Wednesday, July 25, 2012
I recently sat down with Ben Appleton, a Senior Staff Software Engineer, to talk about his recent move from Software Engineer (SWE) on the Maps team to Site Reliability Engineering (SRE). In the interview, Ben explains why he transitioned from a pure development role to a role in production, and how his work has changed:
Chris: Tell us about your path to Google.
Ben: Before I joined Google I didn’t consider myself a “software engineer”. I went to the University of Queensland and graduated with a Bachelor’s Degree in Electrical Engineering and Mathematics, before going on to complete a Ph.D. My field of research was image segmentation, extending graph cuts to continuous space for analyzing X-rays and MRIs. At a conference in France I met a friend of my Ph.D. advisor’s, and he raved about Google, commenting that they were one of the only companies that really understood technology. I’d already decided academia wasn’t for me, so I interviewed for a general Software Engineering role at Google. I enjoyed the interviews, met some really smart people, and learned about some interesting stuff they were working on. I joined the Maps team in Sydney in 2005 and spent the next 6 years working on the Maps API.
Chris: Tell us about some of the coolest work you did for Google Maps, and how you applied your research background.
Ben: My background in algorithms and computational geometry was really useful. We were basically making browsers do stuff they’re not designed to do, such as rendering millions of vectors or warping images, inventing techniques as we went. On the server-side we focused on content distribution, pushing tiles or vectors from Google servers down through caches to the user’s browser, optimizing for load and latency at every stage. On the client-side, we had to make the most of limited processors with new geometric algorithms and clever prefetching to hide network latency. It was really interesting work.
Chris: I understand you received company-wide recognition when you were managing the Maps API team. Tell us more about what that entailed.
Ben: In September 2008, when managing the Maps API, my team received an award that was recognized Google-wide, which is a big honor. My main contributions were latency optimizations, stability, enterprise support, and Street View integration. The award was in recognition of strong sustained growth of the Maps API, in relation to the number of sites using it, and total views per day. Currently the Google Maps API is serving more than 600,000 websites.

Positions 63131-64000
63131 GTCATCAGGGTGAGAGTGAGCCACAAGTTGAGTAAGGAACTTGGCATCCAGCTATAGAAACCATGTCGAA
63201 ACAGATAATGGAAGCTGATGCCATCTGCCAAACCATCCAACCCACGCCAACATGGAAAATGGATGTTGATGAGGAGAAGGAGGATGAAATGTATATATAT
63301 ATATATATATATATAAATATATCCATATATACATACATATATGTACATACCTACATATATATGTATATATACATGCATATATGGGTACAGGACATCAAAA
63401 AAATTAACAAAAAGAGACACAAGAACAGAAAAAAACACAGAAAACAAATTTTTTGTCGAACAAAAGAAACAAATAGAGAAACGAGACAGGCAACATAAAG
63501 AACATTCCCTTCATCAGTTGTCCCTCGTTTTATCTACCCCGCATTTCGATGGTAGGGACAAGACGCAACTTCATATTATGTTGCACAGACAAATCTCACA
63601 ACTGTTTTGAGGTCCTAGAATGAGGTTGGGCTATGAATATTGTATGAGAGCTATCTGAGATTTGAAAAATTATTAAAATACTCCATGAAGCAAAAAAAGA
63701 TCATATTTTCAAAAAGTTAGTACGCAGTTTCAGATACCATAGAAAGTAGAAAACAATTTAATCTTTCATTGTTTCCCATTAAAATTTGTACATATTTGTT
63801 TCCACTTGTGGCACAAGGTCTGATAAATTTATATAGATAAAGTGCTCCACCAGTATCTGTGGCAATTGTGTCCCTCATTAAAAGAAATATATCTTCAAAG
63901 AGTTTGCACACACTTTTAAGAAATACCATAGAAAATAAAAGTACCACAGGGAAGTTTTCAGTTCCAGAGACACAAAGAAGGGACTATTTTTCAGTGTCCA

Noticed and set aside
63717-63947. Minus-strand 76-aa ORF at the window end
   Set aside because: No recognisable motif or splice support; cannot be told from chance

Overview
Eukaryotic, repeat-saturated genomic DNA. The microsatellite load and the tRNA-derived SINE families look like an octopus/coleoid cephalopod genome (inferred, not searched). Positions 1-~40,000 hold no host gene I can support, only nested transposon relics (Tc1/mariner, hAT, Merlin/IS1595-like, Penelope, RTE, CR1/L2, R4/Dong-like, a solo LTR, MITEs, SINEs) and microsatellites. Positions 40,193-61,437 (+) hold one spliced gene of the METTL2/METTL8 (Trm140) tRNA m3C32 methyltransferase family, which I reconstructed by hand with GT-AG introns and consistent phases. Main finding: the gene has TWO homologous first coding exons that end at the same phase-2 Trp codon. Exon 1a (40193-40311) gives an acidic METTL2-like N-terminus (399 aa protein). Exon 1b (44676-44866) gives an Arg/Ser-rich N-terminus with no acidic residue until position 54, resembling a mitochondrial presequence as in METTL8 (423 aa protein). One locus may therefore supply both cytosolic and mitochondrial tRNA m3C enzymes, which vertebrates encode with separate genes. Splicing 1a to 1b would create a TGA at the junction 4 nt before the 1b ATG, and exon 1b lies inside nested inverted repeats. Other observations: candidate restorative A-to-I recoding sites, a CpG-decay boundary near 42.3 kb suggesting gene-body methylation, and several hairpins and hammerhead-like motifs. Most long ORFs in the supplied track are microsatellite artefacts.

Chris: So what prompted the move to Site Reliability Engineering (SRE)?
Ben: In my experience, a lot of software engineers don’t understand what SREs do. I’d worked closely with SREs, particularly those in Sydney supporting Maps, and had formed a high opinion of them. They’re a very strong team - they’re smart and they get things done. After 6 years working on the Maps API I felt it was time for a change. In Sydney there are SWE teams covering most of the product areas, including Chrome and Apps, Social and Blogger, Infrastructure Networking and the Go programming language, as well as Maps and GeoCommerce. I talked to all of them, but chose SRE because in my opinion, they’re solving the most interesting problems.
Chris: How would you describe SRE?
Ben: It really depends on the individual. At one end are the Systems Administrator types, sustaining ridiculously large systems. But at the other end are the Software Engineers like me. As SREs get more experienced this distinction tends to be blurred. The best SREs think programmatically even if they don’t do the programming. For me, I don’t see a difference in my day-to-day role. When I was working on the Maps API I was the primary on-call one week in three, whereas in SRE the typical on-call roster is one week in six. When you’re primary on-call it just means you’re the go-to person for the team, responsible for when something breaks or pushing new code into production. I was spending 50% of my time doing coding and development work, and as an SRE this has increased to 80%.